Yellowstone Caldera Size Is Overstated
On the Sunday, January 4, 2009 Coast To Coast AM With George Noory, Mitch Battros, a self-proclaimed “expert” on earth changes (Whatever that means.) and self-published author of the book “Solar Rain” stated the eruption of the Yellowstone Caldera would be 10,000 times that of the Mount St. Helens eruption.
A quick factcheck reveals that:
the 1980 eruption of Mount St. Helens ejected 0.3 cubic miles (1.2 cubic km) of material,
the Yellowstone Caldera eruption occurred 640,000 years ago and produced 240 cubic miles (1,000 cubic km) of material.
Some quick math reveals 240 / 0.3 = 800 (1000 / 1.2 = 833). That’s an error that is off by roughly a magnitude.
What’s a magnitude between friends? Who cares about an error of a magnitude? It’s like driving 8 miles over the speed limit and having the police officer giving you a ticket for driving 100 miles over the speed limit.
Toba Caldera Size Is Overstated
Mitch Battros said that Toba, an Indonesian volcano that erupted about 75,000 years ago, was about 10,000 times the size of Mount St. Helens.
Wrong again. It is estimated that Toba released about 2,800 cubic km of material. Again doing the arithmatic we have 2800 / 1.2 for about 2333 times the size of Mount St. Helens. Closer then before but still not even close to the 10,000 figure Mitch Battros gave on the show. And he knew he was going onto the show to talk about volcanos.
|Amount of Material Ejected|
|Event||Years Ago||VEI||cubic km||cubic miles||Times the size of Mt. St. Helens|
|Mount St. Helens||May 18, 1980||5||1.2||0.3||1|
| * VEI is an exponential scale
** Thought to be the largest volcanic eruption in the last 25 million years.
Mitch caldera description
Mitch describing a caldera said, “Imagine a volcano that is unside down. That really does help describes how a caldera actually works. The top of the volcano does not have a typically cone that we would imagine such as volcano Taupo (?) Mount St. Helens or any number of volcanoes that have this high rise that comes to a peak. A caldera is underground. So really from a visually point of view, if we were to stand there, such as Yellowstone, and looked across, we wouldn’t notice anything other then the geophysical events that are occuring, the thermal events. So the vast portion of a caldera is below the surface and it goes down, tunnels down to magma chambers. [Editor note: This is true of all volcanoes when you include the magma chamber.]”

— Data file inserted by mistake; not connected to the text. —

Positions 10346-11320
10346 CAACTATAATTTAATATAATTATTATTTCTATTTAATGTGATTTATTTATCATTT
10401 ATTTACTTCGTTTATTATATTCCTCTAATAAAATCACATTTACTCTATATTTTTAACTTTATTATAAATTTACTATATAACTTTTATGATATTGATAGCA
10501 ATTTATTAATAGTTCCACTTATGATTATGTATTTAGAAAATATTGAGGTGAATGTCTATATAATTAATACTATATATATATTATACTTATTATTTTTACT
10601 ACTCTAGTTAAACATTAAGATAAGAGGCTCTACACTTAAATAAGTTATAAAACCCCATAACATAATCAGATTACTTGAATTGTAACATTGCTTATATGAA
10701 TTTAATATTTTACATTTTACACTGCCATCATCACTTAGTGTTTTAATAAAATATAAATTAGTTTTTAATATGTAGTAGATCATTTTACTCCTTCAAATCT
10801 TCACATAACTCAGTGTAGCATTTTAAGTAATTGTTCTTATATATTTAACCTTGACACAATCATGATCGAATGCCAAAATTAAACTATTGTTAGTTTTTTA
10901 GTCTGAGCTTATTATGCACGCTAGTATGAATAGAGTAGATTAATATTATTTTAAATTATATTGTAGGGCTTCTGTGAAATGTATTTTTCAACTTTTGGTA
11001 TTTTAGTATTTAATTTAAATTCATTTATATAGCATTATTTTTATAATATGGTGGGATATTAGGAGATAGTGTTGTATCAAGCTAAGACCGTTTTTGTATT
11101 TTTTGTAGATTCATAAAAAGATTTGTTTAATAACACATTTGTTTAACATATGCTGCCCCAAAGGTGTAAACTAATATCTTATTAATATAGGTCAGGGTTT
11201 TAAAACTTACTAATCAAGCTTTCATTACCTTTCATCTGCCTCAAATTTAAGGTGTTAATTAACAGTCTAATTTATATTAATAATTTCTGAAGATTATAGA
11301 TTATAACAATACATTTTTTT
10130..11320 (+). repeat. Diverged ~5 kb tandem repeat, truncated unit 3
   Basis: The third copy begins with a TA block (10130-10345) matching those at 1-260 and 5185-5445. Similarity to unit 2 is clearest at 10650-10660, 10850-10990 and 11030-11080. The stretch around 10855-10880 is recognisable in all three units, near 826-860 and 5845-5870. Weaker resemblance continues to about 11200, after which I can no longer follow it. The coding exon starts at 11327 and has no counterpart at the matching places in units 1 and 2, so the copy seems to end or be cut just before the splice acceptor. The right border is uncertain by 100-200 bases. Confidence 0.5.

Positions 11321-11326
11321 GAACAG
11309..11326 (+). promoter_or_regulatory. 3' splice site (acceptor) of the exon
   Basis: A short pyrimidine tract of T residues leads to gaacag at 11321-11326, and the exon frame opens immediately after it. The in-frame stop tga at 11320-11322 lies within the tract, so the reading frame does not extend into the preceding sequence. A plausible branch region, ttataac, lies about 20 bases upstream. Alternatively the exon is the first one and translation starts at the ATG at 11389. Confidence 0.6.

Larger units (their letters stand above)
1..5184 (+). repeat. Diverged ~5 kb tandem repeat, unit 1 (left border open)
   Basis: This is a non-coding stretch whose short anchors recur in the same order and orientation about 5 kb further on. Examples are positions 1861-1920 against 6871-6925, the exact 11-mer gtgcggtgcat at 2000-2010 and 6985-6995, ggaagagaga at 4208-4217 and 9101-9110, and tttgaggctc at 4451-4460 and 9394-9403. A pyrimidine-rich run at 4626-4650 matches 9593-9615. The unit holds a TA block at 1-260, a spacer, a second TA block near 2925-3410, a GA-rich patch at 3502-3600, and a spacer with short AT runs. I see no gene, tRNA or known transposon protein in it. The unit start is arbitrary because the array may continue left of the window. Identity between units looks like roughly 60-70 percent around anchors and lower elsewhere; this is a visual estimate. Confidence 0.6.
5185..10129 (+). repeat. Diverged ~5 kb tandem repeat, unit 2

The Glossary of Geology defines a caldera as “a large, basin-shaped volanic depression, more or less circular or cirquelike in form, the diameter of which is many times greater than that of the included vent or vents, no matter what the steepness of the walls or form of the floor.” 
Ritter says caldera depressions are formed when “eruption spews forth large quantities of material, creating an empty space in the underlying magma chamber. This results in an inward collapse of the upper part of the volcanic cone, often along fractures that develop following the eruption.” 
Ritter goes on to clarify that the primary distinction between a normal volcanic crater and a caldera is one of size with one mile (1.6 km) diameter being the dividing size.
In other words, a caldera is simply the remains of a supervolcano. What a crater is to a normal volcano, a caldera is to a super-volcano.
The cross-sections above show a stratovolcano during eruption and afterwards. The general profile of the volcano remains the same — steep sides with a distinct crater on top.
Supervolcano and its Caldera
The images below show the sequence of forming a caldera
Because of the large size of the vacated space* in the magma chamber, the chamber collapses under the weight of the overlying rock. This causes an enlarge crater called a caldera to form. Often a lake will form within the caldera.
In the left image at very top of the page the Yellowstone caldera rim can be seen in the distance. The image is of the northeastern part of the Yellowstone Caldera with the Yellowstone River flowing through Hayden Valley in the interior of the caldera.
*Technically the chamber isn’t really empty. The expelled materials causes the magma chamber to have less interior pressure. With the lower pressure, the chamber can no longer support the overlying rock load.
 Bates, Robert L. and Jackson, Julia A., Editors; Glossary of Geology, 3 rd Edition; American Geological Institute; Alexandria, Virginia; 1987.
 Dale F Ritter; Process Geomorphology; Wm. C. Brown Publishers, College Division; Dubuque, Iowa; 1978, 1986; Page 50.
Supervolcano images modified from:
Williams, Howell; Crater lake: the story of its origin; University of California Press; Berkeley, California, USA; 97 Pages; 1941.